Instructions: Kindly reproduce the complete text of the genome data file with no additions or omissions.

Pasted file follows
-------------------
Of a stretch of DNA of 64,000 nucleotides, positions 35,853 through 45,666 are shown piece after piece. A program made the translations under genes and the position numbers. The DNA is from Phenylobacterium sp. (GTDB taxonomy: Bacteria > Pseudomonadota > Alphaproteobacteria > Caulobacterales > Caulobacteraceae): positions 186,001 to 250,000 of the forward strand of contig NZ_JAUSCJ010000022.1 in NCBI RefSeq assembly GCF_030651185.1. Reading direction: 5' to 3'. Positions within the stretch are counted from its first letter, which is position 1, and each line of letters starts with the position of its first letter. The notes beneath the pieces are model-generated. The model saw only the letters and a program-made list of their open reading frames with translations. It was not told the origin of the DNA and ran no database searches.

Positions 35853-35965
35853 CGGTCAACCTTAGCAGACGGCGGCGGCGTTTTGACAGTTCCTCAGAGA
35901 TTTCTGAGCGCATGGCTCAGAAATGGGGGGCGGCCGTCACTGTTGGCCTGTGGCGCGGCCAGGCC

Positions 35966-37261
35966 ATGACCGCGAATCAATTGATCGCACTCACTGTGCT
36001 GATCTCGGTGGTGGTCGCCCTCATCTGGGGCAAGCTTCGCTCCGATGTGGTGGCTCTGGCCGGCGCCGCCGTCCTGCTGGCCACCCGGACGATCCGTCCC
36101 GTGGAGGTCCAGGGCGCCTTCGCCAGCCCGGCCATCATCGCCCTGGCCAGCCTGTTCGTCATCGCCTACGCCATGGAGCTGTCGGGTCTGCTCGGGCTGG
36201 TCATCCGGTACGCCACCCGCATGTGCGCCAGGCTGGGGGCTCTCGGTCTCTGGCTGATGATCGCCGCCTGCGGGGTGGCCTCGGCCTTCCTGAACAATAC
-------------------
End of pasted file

Of a stretch of DNA of 64,000 nucleotides, positions 35,853 through 45,666 are shown piece after piece. A program made the translations under genes and the position numbers. The DNA is from Phenylobacterium sp. (GTDB taxonomy: Bacteria > Pseudomonadota > Alphaproteobacteria > Caulobacterales > Caulobacteraceae): positions 186,001 to 250,000 of the forward strand of contig NZ_JAUSCJ010000022.1 in NCBI RefSeq assembly GCF_030651185.1. Reading direction: 5' to 3'. Positions within the stretch are counted from its first letter, which is position 1, and each line of letters starts with the position of its first letter. The notes beneath the pieces are model-generated. The model saw only the letters and a program-made list of their open reading frames with translations. It was not told the origin of the DNA and ran no database searches.

Positions 35853-35965
35853 CGGTCAACCTTAGCAGACGGCGGCGGCGTTTTGACAGTTCCTCAGAGA
35901 TTTCTGAGCGCATGGCTCAGAAATGGGGGGCGGCCGTCACTGTTGGCCTGTGGCGCGGCCAGGCC

Positions 35966-37261
35966 ATGACCGCGAATCAATTGATCGCACTCACTGTGCT
36001 GATCTCGGTGGTGGTCGCCCTCATCTGGGGCAAGCTTCGCTCCGATGTGGTGGCTCTGGCCGGCGCCGCCGTCCTGCTGGCCACCCGGACGATCCGTCCC
36101 GTGGAGGTCCAGGGCGCCTTCGCCAGCCCGGCCATCATCGCCCTGGCCAGCCTGTTCGTCATCGCCTACGCCATGGAGCTGTCGGGTCTGCTCGGGCTGG
36201 TCATCCGGTACGCCACCCGCATGTGCGCCAGGCTGGGGGCTCTCGGTCTCTGGCTGATGATCGCCGCCTGCGGGGTGGCCTCGGCCTTCCTGAACAATAC